his equipment. This volume covers a wide range of topics including basic
training of the horse, care of its equipment, managing a stable, and
“Horses, Saddles and Bridles” provides a fascinating look back into
equestrian travel history. Carter provides case studies of various cavalry
campaigns, detailing for example how Napoleon lost more than 186,000
horses in his ill-fated Russian campaign!
this rediscovered classic remains fascinating reading for students of the
horse or history.
Barnes & Noble
Manual of Pack Transportation, H. W. Daly
W. Daly was the last of the old-time packers who learned their trade under
the tough tutelage of General George Crook. Though he later rose to the
rank of Chief Pack Master of the U.S. Army, Daly became a packer in the
late nineteenth century while helping Crook chase the Apache leader
Geronimo across that blazing wilderness known as the Arizona Territory.
In later years Daly made an effort to record all the knowledge he had
gained from his decades of field experience. The resultant book “The
Manual of Pack Transportation” is his masterpiece. It contains a wealth
of information on various pack saddles, ropes and equipment, how to secure
every type of load imaginable, instructions on how to organize a pack
train, and the duties of various individuals including the chief packer,
blacksmith, cook, etc.
More than a reference book, “The Manual of Pack Transportation” is
also a hands-on time capsule capable of carrying the reader back to the
days when equestrian travel was king. It is amply illustrated with both
photographs and drawings.
Barnes & Noble.
Prairie Traveler, Randolph Marcy - There
were a lot of things you packed into your saddlebags or the wagon before
setting off to cross the North American wilderness in the 1850s. A gun and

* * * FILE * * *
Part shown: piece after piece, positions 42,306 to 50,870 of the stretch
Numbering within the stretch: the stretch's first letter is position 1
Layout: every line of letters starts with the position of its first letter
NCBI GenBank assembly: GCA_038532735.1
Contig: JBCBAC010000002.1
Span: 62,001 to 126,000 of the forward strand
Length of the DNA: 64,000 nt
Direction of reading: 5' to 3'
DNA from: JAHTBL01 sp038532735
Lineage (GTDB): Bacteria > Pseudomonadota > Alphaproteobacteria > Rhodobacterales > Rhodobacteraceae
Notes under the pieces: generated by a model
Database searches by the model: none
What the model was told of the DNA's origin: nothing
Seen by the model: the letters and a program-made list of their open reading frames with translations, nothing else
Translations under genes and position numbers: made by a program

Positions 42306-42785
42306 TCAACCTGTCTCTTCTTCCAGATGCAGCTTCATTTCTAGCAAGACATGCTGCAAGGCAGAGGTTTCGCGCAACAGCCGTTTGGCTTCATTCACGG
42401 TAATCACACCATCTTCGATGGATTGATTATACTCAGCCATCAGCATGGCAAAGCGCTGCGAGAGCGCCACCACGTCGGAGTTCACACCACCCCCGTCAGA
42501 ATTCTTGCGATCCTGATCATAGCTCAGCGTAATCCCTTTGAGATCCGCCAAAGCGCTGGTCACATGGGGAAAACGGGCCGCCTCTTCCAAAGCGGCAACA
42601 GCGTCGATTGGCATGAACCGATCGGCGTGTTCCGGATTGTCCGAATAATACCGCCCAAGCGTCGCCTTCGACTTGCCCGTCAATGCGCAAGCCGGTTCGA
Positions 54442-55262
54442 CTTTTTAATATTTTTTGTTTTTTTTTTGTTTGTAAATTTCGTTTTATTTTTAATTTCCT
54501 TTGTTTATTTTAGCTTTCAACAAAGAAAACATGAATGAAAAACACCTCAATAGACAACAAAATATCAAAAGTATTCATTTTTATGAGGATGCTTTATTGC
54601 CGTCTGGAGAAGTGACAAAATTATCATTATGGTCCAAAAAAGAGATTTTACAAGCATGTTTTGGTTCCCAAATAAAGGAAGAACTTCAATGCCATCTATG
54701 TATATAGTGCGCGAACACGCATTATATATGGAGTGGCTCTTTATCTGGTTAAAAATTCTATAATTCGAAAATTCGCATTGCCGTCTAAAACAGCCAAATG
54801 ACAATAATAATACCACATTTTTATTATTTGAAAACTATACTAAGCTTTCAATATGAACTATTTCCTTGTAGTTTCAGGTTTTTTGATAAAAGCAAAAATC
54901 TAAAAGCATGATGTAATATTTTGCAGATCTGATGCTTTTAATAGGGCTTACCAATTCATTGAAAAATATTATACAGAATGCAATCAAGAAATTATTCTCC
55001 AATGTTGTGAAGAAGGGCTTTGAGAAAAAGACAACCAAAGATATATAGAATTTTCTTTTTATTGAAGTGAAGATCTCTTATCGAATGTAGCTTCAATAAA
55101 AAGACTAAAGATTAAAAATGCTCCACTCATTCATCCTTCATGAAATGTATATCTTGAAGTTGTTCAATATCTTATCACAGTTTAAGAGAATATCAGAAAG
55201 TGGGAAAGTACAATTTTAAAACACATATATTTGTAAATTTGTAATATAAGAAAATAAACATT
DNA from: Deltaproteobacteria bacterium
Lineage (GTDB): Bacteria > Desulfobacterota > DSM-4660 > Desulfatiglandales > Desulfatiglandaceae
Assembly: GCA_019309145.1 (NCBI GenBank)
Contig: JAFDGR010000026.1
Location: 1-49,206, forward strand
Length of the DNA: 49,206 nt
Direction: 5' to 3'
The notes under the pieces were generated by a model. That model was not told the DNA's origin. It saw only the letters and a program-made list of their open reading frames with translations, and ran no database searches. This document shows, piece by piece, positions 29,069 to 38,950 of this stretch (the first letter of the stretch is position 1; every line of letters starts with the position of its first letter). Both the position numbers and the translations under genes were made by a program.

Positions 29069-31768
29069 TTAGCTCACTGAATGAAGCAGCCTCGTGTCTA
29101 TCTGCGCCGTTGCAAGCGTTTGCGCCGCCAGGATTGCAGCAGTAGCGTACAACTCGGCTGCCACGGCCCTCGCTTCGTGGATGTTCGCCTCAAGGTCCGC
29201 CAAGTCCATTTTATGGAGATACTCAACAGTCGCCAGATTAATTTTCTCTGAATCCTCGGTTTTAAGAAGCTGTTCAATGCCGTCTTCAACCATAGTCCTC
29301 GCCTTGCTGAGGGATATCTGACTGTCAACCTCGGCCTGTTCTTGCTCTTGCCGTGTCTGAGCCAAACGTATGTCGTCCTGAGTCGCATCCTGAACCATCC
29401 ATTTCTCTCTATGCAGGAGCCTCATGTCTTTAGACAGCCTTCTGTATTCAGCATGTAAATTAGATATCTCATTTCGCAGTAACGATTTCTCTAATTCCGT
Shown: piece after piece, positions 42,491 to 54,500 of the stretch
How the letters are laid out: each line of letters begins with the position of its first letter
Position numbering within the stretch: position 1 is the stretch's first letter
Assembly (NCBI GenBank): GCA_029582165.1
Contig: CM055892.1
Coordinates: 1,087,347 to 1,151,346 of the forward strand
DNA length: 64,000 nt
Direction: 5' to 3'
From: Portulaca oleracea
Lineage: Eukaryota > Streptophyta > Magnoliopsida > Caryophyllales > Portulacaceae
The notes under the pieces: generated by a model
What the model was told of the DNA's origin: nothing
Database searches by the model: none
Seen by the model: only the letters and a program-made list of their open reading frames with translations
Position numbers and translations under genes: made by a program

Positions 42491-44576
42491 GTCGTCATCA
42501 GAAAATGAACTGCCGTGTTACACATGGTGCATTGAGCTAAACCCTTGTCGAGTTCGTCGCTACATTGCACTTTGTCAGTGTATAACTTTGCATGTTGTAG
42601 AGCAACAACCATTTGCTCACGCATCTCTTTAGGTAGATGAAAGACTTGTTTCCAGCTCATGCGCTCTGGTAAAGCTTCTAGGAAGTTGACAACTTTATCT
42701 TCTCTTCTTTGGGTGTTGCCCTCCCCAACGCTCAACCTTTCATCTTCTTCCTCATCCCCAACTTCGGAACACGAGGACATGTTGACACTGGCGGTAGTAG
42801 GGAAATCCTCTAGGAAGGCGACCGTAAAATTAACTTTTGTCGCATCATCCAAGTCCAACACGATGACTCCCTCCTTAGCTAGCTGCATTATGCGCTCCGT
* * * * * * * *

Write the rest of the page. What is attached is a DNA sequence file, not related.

an axe were obvious necessities. Yet many pioneers were just as adamant
about placing a copy of Captain Randolph Marcy's “The Prairie
Traveler” close at hand. Next to the family Bible, it was considered an
absolute necessity for anyone planning to venture through the hazards of
Though Marcy eventually became a brigadier general in the United States
army, he made his reputation as one of America’s early experts on
frontier travel after tracing the Red River to its source. Soldier,
trailblazer and mapmaker, Marcy conducted five major expeditions across
the wilderness that was once the American West, then submitted a series of
reports to the War Office describing the country, its vast resources, and
the hazards involved in crossing it. It was from these original reports
that the legendary frontiersman drew when he wrote what was to become an
encyclopedic work on frontier life.
Packed with practical advice for travelers heading West, “The Prairie
Traveler” issues advice on such diverse subjects as how to organize a
wagon train, march with loose horses, choose proper pack saddles, ford
rivers, administer rudimentary first aid, or avoid Indian attack. In
addition he dispensed detailed notes on thirty-four of the most important
overland trails used by American pioneers. Legendary English explorer, Sir
Richard Francis Burton, was one of the many explorers to use this famous
travel book when he traveled from Texas to Utah in the late 1850s.
Amply illustrated with pen and ink drawings of the time, this rediscovered
classic remains fascinating reading for students of the horse or history.
Barnes & Noble.
|Reisen mit dem Pferd, Otto Schwarz
- The story of Otto Schwarz
reads like a mounted Odyssey. As the clouds of the Second World War gathered
over his native Switzerland, young Otto Schwarz was competing at Olympic
level in dressage. Forced by circumstances to don the uniform of a Swiss
cavalry officer, Otto patrolled the French-Swiss border on horseback for
nearly five years. Those mounted adventures gave the dashing Captain Schwarz
a taste for horse travel which redirected his equestrian life.
Over the course of the next sixty years, Otto Schwarz went on to journey
48,000 kilometres (30,000 miles) on horseback across five continents, making
him the most well-travelled Long Rider of the 20th century. The man
literally rode in a host of places including Japan, Europe, Africa and North
& South America.
The amazing story of Otto's many equestrian adventures is available for the
first time in more than twenty years in this re-issued version of his
classic book, "Reisen mit dem Pferd." In addition, the famous Long Rider
offers his readers a detailed supplement on how to prepare and undertake an
extended equestrian journey.
This important book, (written in German), belongs on the bookshelf of every
student of equestrian travel.
Click here to go to Amazon.co.uk or
Barnes & Noble.